As 2016 winds to a close, the World Health Organisation (WHO) has finally offered up some good news with the announcement that trials of a new vaccine against the Ebola virus have proven very successful.
Named rVSV-ZEBOV, the Canadian-developed vaccine is the result of four decades of research and over a year of trials carried out at the tail end of the last major outbreak. It has been described as providing 100% protection against the lethal disease.
Among a sample of 12,000 people, no Ebola cases were recorded among the 5,837 participants who were given the vaccine while 23 people in a separate control group that did not receive vaccine ended up contracting the virus.
First discovered in 1976, Ebola research was put on the back burner for many years due to a lack of funding. Money was pumped back into vaccine development after 9/11 when it was considered that the virus could be used as a biological weapon.
It took the latest deadly spread of the disease, which killed 11,000 people, for an effective vaccine to be put to use.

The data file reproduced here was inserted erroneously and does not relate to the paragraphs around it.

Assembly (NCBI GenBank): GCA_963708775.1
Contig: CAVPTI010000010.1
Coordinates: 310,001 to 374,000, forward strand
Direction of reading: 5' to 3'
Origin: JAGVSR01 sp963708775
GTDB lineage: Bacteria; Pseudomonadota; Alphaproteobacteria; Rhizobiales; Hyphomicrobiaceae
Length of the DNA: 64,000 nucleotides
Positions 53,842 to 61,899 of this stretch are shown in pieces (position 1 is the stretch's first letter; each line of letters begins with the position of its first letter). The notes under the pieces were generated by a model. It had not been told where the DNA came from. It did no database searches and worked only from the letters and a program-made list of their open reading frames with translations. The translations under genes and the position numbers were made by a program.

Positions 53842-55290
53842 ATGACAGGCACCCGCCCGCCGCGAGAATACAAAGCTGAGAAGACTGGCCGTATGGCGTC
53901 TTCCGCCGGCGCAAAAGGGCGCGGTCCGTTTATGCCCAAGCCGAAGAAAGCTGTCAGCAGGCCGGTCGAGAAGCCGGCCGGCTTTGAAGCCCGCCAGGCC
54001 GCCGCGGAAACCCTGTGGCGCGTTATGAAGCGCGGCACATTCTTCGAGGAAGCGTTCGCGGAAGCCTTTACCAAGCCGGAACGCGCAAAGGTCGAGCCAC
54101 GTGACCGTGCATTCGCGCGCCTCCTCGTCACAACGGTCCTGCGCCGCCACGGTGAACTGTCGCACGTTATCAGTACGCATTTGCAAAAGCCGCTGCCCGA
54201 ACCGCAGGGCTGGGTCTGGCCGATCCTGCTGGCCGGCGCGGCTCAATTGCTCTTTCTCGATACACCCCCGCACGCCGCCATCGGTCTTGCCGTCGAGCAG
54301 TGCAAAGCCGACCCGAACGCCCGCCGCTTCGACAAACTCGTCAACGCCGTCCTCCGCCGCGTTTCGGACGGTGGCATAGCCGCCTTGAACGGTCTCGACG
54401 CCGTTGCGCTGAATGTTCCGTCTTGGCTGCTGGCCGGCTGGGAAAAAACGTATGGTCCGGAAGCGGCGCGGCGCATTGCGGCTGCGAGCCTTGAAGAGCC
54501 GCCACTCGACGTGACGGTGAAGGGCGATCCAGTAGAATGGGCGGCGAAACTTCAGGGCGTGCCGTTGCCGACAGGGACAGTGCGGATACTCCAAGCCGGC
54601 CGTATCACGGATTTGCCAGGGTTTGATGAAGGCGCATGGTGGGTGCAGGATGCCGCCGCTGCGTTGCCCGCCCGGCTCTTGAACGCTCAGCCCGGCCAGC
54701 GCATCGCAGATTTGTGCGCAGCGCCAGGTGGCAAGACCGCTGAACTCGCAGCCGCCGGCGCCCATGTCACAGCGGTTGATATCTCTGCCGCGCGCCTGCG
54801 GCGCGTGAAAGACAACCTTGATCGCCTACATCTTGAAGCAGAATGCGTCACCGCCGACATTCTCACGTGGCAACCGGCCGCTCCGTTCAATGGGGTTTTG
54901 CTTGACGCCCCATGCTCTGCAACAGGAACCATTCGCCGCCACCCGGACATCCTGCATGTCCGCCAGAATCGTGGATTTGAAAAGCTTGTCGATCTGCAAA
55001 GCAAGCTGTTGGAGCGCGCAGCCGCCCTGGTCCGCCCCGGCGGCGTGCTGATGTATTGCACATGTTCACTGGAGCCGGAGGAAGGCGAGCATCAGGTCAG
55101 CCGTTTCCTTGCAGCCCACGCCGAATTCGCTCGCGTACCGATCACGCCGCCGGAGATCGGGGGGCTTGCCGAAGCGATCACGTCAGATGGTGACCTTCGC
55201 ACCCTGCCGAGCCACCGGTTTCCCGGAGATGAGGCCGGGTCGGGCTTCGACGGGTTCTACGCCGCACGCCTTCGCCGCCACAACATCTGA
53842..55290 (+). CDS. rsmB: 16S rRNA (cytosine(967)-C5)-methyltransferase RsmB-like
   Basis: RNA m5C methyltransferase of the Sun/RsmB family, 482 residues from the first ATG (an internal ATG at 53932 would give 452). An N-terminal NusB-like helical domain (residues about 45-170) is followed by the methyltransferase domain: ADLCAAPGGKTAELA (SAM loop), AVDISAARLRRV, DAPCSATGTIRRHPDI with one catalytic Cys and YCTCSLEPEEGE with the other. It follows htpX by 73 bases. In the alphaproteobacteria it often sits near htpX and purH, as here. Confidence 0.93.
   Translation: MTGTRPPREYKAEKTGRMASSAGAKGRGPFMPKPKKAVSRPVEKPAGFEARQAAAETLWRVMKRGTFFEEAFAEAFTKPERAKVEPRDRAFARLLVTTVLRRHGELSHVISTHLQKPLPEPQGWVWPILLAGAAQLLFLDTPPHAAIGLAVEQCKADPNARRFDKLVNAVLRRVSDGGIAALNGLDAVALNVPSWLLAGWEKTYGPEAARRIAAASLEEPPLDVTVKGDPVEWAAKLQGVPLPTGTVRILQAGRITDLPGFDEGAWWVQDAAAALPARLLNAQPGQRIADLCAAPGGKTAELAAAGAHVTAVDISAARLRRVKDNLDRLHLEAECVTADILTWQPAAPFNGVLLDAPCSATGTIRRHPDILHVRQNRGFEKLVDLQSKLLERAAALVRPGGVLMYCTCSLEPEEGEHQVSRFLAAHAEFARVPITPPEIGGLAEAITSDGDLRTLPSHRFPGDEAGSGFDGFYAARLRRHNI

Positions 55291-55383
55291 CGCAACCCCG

The process of officially approving a vaccine can take years. But faced with the gravity of the last outbreak, a stockpile of 300,000 doses has been set up for emergency use and regulatory authorities say it should be readily available by 2018.
If approved, it's though that the vaccine will greatly reduce the likelihood of ever seeing another outbreak. "This trial, confirming the 100 percent efficacy of the rVSV Ebola vaccine, is a simply remarkable outcome," Dr. Jeremy Farrar, the director of the Wellcome Trust, said of the outcome.
While the news gives a great deal of hope for the future, there is still work to be done on the vaccine with some concerned about the drug's durability.
In the meantime, the vaccine still has the potential to save some thousands of lives.